The past positions of the continents can be determined using the following five lines of evidence: paleomagnetism, linear magnetic anomalies, paleobiogeography, paleoclimatology, and geologic history. Paleomagnetism. By measuring the remanent magnetic field often preserved in iron-bearing rock formations, paleomagnetic analysis can determine whether a rock was magnetized near the Pole or near the Equator. Paleomagnetism provides direct evidence of a continent’s N-S (latitudinal) position, but does not constrain its E-W (longitudinal) position. Linear Magnetic Anomalies. The Earth’s magnetic field has another important property. Like the Sun’s magnetic field, the Earth’s magnetic field “flips” or reverses polarity. Fluctuations, or “anomalies”, in the intensity of the magnetic field, occur at the boundaries between normally magnetized sea floor, and sea floor magnetized in the “reverse” direction. The age of these linear magnetic anomalies can be determined using fossil evidence and radiometric age determinations. Because these magnetic anomalies form at the mid-ocean ridges, they tend to be long, linear features (hence the name “linear magnetic anomalies”) that are symmetrically disposed about the ridges axes. The past positions of the continents during the last 150 million years can be directly reconstructed by superimposing linear magnetic anomalies of the same age. Paleobiogeography. The past distribution of plants and animals can give important clues concerning the latitudinal position of the continents as well as their relative positions. Cold-water faunas can aften be distinguished from warm-water faunas, and ancient floras both reflect paleo-temperature and paleo-rainfall. The similarity or dissimilarity of faunas and floras on different continents can be used to estimate their geographic proximity. In addition, the evolutionary history of groups of plants and animals on different continents can reveal when these continents were connected or isolated from each other. Paleoclimatology. The Earth’s climate is primarily a result of the redistribution of the Sun’s energy across the surface of the globe. It is warm near the Equator and cool near the Poles. Wetness, or rainfall, also varies systematically from the equator to the pole. It is wet near the equator, dry in the subtropics, wet in the temperate belts and dry near the poles. Certain kinds of rocks form under specific climatic conditions. For example coals occur where it is wet, bauxite occurs where it is warm and wet, evaporites and calcretes occur where it is warm and dry, and tillites occur where it is wet and cool. The ancient distribution of these, and other, rock types can tell us how the global climate has changed through time and how the continents have traveled across climatic belts. Geologic and Tectonic History. In order to reconstruct the past positions of the continents it is necessary to understand the development of the plate tectonic boundaries that separate continents and bring them back together again. Only by understanding the regional geological and tectonic evolution of an area can you determine the location and timing of rifting, subduction, continental collision and other major plate tectonic events.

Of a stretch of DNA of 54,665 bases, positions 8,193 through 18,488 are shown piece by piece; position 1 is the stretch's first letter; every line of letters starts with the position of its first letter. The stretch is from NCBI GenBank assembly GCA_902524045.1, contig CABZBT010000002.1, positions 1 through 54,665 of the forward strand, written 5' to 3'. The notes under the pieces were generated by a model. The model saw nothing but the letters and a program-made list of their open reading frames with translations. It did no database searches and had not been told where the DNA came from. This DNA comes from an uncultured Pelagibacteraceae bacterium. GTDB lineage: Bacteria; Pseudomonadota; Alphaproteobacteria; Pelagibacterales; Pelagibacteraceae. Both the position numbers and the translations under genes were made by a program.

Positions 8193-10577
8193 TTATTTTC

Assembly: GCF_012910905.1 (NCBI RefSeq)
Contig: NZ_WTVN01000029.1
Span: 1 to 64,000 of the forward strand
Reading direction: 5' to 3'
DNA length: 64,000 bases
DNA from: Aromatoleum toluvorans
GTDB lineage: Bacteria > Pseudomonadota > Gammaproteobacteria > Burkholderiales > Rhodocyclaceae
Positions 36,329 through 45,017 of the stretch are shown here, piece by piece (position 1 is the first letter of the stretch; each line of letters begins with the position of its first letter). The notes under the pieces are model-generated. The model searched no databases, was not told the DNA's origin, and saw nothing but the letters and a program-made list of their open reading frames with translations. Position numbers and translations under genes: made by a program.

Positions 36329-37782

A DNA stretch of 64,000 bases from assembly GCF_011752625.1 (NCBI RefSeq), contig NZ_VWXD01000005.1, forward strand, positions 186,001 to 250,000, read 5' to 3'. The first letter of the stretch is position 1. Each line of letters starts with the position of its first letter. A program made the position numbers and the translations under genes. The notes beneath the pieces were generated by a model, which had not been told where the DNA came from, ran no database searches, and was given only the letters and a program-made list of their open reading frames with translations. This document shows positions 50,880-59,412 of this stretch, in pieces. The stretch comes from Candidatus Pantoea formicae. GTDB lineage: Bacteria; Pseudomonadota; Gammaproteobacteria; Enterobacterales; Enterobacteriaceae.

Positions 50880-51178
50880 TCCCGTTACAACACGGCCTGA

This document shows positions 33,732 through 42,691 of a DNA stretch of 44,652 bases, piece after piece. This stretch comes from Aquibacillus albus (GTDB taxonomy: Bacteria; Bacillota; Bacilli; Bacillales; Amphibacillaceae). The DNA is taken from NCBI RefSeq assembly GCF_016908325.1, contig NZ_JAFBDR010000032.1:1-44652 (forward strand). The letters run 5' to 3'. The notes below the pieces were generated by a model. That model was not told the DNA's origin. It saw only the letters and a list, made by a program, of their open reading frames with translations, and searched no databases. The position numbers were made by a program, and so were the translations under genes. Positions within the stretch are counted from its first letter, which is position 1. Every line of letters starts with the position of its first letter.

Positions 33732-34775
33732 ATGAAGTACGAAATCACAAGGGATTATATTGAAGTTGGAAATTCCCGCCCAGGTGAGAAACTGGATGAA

Some paleogeographic features change very slowly and are easy to map. Other paleogeographic features change very rapidly and, therefore, any map, at best, is an approximation. In this regard, the Earth, since the early Precambrian, has been divided into deep ocean basins (average depth 3.5 km) and high-standing continents (average elevation about 800 meters). Continental lithosphere, because it is less dense, is more bouyant and is not easily subducted, or recycled back into the Earth’s interior. As a result, continents are made-up of very old rocks, some dating back 3.8 billion years. The amount of continental lithosphere has probably changed very little during the last 2.6 billion years (possibly increasing 10-15%). What has changed, is the shape and the distribution of continents across the globe. The ocean basins, on the other hand, are all less than 150 million years old. Oceanic lithosphere, because it is more dense is continually recycled back into the interior of the Earth. In contrast to the continents and ocean basins, which are permanent geographic features, the height and location of mountain belts and the shape of the Earth’s shorelines constantly change. Mountain belts either form where oceanic lithosphere is subducted beneath the margin of a continent, giving rise to a linear range of mountains, like the Andes mountains of western South America, or where continents collide forming, high mountains and broad plateaus like the Himalayan mountains and Tibetan Plateau of central Asia. Less extensive mountains can also form when continents rift apart (e.g. East African Rift), or where hot spots form volcanic uplifts.